Marvel has launched Digital Comics Unlimited recently- access to over 13,000 comics from their digital catalog for a monthly or annual fee. It’s sort of like a Netflix for comics, but only Marvel comics. You can read more about it here.
The news of their unique distribution model got me thinking. It’s been obvious for a while that digital distribution was a big part of comics’ future – the question has been what form would it take? The relative success of Marvel Unlimited could have a lot to do with the future of how comics are made available as a product.
There’s been no small amount of ink and pixels used to talk about how much the monthly comic book has become a dinosaur. I have as much sentimental attachment to it as anyone, but the realities of the market and printing have driven the cost up to $3.99 or more for what is still a 15-20 minute read at best. I don’t think the monthly comic will completely go away any time soon, but I strongly believe that you’re going to see more and more titles available only in digital form while being serialized, until they are collected in a print edition/trade paperback/graphic novel exactly as they are today.
The other big advantage of digital distribution is that it digs the industry back out of the hole it created when it went all-in on direct distribution back in the 80’s, moving away from magazine-style distribution that made comics a common staple of news stands and drug stores to being a specialty item that you had to go to a niche comic book shop to find. Not only does that prevent your product being seen by casual readers and impulse buyers, but many potential comics readers don’t live anywhere NEAR a comic book shop. Digital distribution makes comics available to anyone with an internet connection, giving them greater exposure and potential readers greater access. More and more, digital distribution is transforming every corner of the publishing world, and that’s going to include comics. The publishers would be crazy not to try to get out in front of it, so comic book shops will have to adapt and evolve as any retail store needs to do to survive in a changing marketplace. (Many already have, and sell toys, games, a large selection of trade paperbacks/graphic novels, and other pop culture items right along side comic books, as well as hosting events and other outreach initiatives.)
When digital comics first emerged, a lot of the attention was on format – how to create the best viewing experience on a desktop computer, or a laptop or Kindle, while still preserving something of the traditional comic book look-and-feel, and hopefully keeping the content in a form that could work both digitally and in print. We seem to be moving past that now and the next question is what will become the prevalent business model for digital comics in the 21st Century marketplace? Will each publisher have their own digital comics platform, or will there be one distributor that carries content from multiple publishers?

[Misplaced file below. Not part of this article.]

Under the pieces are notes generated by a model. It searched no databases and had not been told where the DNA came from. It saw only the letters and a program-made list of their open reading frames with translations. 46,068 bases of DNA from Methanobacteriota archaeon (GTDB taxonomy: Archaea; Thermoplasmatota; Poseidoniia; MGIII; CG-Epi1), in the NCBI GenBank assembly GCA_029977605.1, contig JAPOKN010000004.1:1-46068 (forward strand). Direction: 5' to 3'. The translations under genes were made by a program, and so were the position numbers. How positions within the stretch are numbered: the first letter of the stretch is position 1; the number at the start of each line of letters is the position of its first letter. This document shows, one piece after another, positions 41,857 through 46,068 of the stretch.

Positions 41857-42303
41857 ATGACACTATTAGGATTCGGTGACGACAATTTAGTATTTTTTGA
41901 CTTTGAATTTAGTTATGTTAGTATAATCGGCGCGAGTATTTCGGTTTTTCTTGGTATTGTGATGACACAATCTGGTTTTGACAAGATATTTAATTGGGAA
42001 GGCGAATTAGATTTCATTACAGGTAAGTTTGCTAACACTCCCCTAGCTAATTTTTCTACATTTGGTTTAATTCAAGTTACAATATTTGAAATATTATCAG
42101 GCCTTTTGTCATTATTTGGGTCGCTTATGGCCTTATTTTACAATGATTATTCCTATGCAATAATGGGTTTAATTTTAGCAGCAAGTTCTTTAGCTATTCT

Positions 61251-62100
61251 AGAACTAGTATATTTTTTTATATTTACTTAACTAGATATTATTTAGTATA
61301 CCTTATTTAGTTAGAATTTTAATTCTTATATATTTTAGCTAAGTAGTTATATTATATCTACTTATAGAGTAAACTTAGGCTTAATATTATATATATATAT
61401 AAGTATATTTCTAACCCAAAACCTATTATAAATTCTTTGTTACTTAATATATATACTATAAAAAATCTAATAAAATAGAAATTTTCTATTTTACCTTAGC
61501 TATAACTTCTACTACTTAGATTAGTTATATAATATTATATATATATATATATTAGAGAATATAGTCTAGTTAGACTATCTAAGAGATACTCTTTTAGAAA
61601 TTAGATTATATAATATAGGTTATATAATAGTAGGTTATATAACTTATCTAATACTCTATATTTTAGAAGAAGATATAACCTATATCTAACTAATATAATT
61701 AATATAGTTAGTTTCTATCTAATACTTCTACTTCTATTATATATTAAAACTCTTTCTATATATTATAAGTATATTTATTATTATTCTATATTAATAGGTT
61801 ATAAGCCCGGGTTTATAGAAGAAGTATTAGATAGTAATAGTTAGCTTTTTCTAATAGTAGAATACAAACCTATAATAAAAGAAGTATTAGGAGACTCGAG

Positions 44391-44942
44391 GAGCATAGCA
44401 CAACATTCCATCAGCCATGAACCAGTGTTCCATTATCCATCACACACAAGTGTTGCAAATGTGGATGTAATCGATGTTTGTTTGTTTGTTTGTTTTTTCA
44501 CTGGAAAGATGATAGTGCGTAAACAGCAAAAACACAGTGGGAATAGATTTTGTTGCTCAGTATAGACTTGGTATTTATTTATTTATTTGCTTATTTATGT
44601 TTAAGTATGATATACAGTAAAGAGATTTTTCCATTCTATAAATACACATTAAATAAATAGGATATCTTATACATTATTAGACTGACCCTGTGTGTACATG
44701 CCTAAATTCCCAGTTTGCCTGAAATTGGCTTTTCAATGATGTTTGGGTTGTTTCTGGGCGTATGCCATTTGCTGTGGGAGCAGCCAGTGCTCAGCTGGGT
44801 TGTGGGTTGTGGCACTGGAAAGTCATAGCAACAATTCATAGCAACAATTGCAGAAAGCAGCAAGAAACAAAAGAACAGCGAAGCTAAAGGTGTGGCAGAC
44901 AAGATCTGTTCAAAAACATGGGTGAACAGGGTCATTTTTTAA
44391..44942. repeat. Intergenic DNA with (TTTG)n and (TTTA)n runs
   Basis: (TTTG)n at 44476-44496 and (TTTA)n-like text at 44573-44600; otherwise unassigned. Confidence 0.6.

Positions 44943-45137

Consider the iTunes model, with the alternative being that each music label had their own, exclusive platform for music downloads. Or Netflix, with the alternative that each movie studio had their own platform. The publishers would love to have their own platform – it cuts out a 3rd party middle-man from taking a share of the profits. But is that what the consumer wants? Savvy music and movie buffs may pay attention to what music label or movie studio produces the entertainment they enjoy, but most consumers just follow the artists they like. A typical moviegoer will decide to see a film based on the cast or director, or if the trailers and commercials look good, but don’t care if the film was produced by Warner Brothers, MGM or Sony. With comics, the major publishers have franchises and characters they’d prefer that you follow. It’s great if you’re a fan of Matt Fraction or Greg Capullo, but while the publishers are happy to take full advantage of a creator’s talents and star power, they’d rather you follow their characters, since they OWN those and will always be able to reap the rewards of that following.
Then there’s the question of paid downloads versus a different profit model. Many web-based comics give the content away for free on line, but make their money from advertising, merchandise, or print editions. This has the advantage of making the potential piracy of the digital content a relative non-issue. Still others use a pay-what-you-can or donation model, which depends on an appreciative fan base wanting to support the creators of the content they enjoy and willing to contribute for the sake of its continuation.
While the digital comics landscape may never distill itself down into a single unified system, it seems likely that a particular model will become the dominant one, with the major content producers adopting a preferred system and a conventionel wisdom emerging as to what is the most profitable model. Like many of the format wars of the past, the winner may not be the best system. Many people will tell you that Betamax was better than VHS, or that HD-DVD had advantages over Blu-Ray, but in the end the inferior formats won decisive victories in the marketplace because of locking up market share.
There’s a lot of experimenting going on right now with digital distribution models, and a lot of competition for market share. DC and Marvel are both pushing digital editions of their comics, either directly or using partners like Comixology. Mark Waid’s Thrillbent is another new player on the scene, trying to produce content exclusively for the digital realm and offering it to readers for free.
Again, I don’t think digital means end of the comic book. But it’s a new format and a chance to reach more readers. How’s that going to work in the marketplace five or ten years from now? Your guess is as good as mine… but I can’t wait to see what it all looks like!